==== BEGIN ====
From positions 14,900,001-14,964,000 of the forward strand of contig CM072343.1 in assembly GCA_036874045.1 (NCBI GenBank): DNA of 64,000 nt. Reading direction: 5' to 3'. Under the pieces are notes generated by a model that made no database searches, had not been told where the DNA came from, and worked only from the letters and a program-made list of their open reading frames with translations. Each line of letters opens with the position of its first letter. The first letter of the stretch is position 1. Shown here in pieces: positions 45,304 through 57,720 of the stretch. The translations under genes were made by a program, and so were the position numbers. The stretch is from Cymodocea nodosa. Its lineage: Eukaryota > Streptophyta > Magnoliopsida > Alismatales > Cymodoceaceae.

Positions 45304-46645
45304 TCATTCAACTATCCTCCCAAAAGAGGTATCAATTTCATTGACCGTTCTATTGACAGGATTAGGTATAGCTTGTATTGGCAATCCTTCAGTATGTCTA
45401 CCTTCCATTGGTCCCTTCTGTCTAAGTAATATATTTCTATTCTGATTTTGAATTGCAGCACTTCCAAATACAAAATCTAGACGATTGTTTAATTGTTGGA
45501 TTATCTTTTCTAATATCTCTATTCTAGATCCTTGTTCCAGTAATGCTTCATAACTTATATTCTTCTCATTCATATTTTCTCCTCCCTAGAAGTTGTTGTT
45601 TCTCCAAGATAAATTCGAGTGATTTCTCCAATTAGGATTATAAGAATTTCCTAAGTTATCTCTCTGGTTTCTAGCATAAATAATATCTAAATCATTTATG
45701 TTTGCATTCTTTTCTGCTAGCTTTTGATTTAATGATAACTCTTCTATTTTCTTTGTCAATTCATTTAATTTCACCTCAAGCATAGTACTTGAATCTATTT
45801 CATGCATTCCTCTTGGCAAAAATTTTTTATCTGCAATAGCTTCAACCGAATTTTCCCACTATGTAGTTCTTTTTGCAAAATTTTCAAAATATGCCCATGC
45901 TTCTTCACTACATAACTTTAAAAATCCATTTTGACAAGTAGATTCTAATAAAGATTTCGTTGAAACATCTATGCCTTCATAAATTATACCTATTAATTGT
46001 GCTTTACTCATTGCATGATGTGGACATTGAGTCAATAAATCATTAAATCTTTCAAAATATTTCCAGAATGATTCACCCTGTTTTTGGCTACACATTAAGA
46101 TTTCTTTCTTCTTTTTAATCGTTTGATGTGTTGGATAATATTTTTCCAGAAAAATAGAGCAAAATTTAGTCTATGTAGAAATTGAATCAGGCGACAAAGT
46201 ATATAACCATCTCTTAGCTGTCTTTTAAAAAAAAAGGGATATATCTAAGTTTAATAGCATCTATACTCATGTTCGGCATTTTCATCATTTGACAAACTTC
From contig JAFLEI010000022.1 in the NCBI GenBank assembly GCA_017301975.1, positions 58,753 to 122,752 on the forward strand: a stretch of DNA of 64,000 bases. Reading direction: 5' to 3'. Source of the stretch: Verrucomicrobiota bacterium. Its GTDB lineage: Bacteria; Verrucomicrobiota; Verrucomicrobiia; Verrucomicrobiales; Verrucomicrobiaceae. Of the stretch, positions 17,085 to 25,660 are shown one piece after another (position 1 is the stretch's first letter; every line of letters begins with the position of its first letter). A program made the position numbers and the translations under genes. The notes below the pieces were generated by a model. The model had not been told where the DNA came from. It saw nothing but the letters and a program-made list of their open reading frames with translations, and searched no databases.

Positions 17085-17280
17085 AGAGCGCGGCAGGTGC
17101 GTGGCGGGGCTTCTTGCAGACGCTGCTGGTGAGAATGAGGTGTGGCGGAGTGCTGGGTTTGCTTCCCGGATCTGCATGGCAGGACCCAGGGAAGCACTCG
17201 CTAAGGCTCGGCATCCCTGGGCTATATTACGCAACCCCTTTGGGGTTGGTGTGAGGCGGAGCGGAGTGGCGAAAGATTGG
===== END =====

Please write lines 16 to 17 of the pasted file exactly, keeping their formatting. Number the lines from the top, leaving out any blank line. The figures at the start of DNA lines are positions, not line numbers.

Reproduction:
17101 GTGGCGGGGCTTCTTGCAGACGCTGCTGGTGAGAATGAGGTGTGGCGGAGTGCTGGGTTTGCTTCCCGGATCTGCATGGCAGGACCCAGGGAAGCACTCG
17201 CTAAGGCTCGGCATCCCTGGGCTATATTACGCAACCCCTTTGGGGTTGGTGTGAGGCGGAGCGGAGTGGCGAAAGATTGG